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Milos Forman to Receive Directors Guild's Lifetime Achievement Award, 'One of the Greatest Filmmakers of Our Time'

Thompson on Hollywood By Sophia Savage | Thompson on Hollywood November 28, 2012 at 4:29PM

Milos Forman will receive the Directors Guild of America's Lifetime Achievement Award at the 65th annual DGA Awards on February 2.
'One Flew Over the Cuckoo's Nest'
United Artists 'One Flew Over the Cuckoo's Nest'

Milos Forman will receive the Directors Guild of America's Lifetime Achievement Award at the 65th annual DGA Awards on February 2. DGA president Taylor Hackford calls Forman "one of the greatest filmmakers of our time," and says “No matter what subject or genre he tackles, Milos finds the universality of the human experience in every story, allowing us – his rapt audience – to recognize ourselves within the struggle for free expression and self-determination that Milos so aptly portrays on the silver screen.”

The recipient of this award is chosen by past and present presidents of the DGA. In the guild's 76 years, 33 other directors have been given the honor. The list of recipients is below.

Forman's work includes "One Flew Over the Cuckoo’s Nest," "Amadeus," "The People vs. Larry Flint," "Man in the Moon" and "Goya's Ghost." His films have earned 33 Oscar nominations and 13 wins, among them Best Director wins for both "Cuckoo's Nest" and "Amadeus."

More details on Forman's career below:

After graduating from the University of Prague’s Film Institute, Forman began writing screenplays and making short semi-documentaries.  He directed his first feature, Black Peter, in 1963, which garnered success at film festivals at Cannes, Montreal and New York, and brought him to the United States for the first time.  His next two films, Loves of a Blonde and Fireman’s Ball, were nominated for Academy Awards for Best Foreign Language Film, after which Forman moved to New York to make his first American feature, Taking Off.
In 1973, producers Michael Douglas and Saul Zaentz contacted Forman about directing One Flew Over the Cuckoo’s Nest, which garnered Forman his first DGA Award, five Academy Awards including Best Director, and four additional nominations.  Forman next turned long-running musical Hair into a feature film and followed that with Ragtime, which was nominated for eight Academy Awards.  1984’s Amadeus brought more critical acclaim, a second DGA Award, and eight Academy Awards including Best Director and Best Picture.  Forman’s most recent films include Valmont; The People vs. Larry Flynt, for which Forman received his third Academy Award nomination for Best Director; Man in the Moon and Goya’s Ghosts.  He also spent many years teaching and running the film studies program at Columbia University.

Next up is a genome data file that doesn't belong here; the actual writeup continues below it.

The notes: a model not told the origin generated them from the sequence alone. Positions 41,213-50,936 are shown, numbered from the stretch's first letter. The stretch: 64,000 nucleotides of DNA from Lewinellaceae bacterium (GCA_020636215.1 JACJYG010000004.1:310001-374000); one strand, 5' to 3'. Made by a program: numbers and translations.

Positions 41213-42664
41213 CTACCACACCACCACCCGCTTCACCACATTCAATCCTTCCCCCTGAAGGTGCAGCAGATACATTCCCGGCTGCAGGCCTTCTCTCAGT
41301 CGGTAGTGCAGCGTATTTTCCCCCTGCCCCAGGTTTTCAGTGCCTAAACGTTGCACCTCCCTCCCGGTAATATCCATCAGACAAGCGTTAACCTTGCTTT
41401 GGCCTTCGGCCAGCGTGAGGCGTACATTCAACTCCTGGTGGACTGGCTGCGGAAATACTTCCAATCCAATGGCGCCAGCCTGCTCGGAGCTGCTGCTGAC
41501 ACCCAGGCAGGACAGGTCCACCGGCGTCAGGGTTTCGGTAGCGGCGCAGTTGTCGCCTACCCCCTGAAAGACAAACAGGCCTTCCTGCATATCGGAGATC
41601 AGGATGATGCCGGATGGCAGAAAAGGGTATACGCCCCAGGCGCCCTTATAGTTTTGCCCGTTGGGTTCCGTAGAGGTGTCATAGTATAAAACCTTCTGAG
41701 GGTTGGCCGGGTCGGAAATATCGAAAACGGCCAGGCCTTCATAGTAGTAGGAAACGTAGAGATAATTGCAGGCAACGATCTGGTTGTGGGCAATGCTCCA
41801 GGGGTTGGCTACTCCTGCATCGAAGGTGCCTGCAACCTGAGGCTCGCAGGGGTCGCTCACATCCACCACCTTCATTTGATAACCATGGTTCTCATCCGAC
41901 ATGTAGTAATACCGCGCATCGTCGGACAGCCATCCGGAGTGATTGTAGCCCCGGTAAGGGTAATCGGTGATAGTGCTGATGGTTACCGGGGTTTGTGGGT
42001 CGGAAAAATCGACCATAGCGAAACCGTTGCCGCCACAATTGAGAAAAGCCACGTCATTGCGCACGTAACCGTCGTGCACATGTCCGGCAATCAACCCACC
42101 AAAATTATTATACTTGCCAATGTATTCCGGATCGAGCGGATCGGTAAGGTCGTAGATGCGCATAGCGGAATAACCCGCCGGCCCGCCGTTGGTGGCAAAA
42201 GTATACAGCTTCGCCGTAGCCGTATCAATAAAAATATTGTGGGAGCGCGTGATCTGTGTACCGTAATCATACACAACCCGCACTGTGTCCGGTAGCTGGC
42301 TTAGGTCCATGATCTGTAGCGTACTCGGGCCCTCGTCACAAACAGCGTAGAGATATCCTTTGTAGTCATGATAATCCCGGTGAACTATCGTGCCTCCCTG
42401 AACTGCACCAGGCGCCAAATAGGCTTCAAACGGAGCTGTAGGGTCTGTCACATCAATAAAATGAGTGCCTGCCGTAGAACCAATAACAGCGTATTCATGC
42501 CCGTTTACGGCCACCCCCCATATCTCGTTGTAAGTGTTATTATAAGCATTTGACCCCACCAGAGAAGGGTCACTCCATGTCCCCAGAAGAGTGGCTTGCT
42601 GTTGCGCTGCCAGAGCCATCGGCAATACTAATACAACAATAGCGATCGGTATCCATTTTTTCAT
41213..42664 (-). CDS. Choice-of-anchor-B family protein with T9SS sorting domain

Forman joined the DGA in 1970 and served two terms on the National Board.  A longtime champion of artist’s rights, Forman became personally involved with the issue of unauthorized film alteration after his film version of Hair was broadcast with half of its musical scenes removed without his authorization.  He was a Charter Benefactor of the Artists Rights Foundation, a Governor of the Artists Rights Education and Legal Defense Fund Council at The Film Foundation, and a member of the DGA President’s Committee on Film Preservation.  In 2009, Forman gave the keynote address at the CISAC World Copyright Summit in Washington, D.C. on behalf of the DGA expressing concern about how rampant digital theft would impact the ability of artists to be compensated for their work.  Forman was awarded the John Huston Award for Artists Rights in 1997 and the DGA Honor in 2008.

Past recipients of the DGA Lifetime Achievement Award:

This article is related to: Directors, Awards, Awards, Classics

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Thompson on Hollywood

Born and raised in Manhattan, Anne Thompson grew up going to the Thalia and The New Yorker and wound up at grad Cinema Studies at NYU. She worked at United Artists and Film Comment before heading west as that magazine's west coast editor. She wrote for the LA Weekly, Sight and Sound, Empire, The New York Times and Entertainment Weekly before serving as West Coast Editor of Premiere. She wrote for The Washington Post, The London Observer, Wired, More, and Vanity Fair, and did staff stints at The Hollywood Reporter and Variety. She eventually took her blog Thompson on Hollywood to Indiewire. She taught film criticism at USC Critical Studies, and continues to host the fall semester of “Sneak Previews” for UCLA Extension.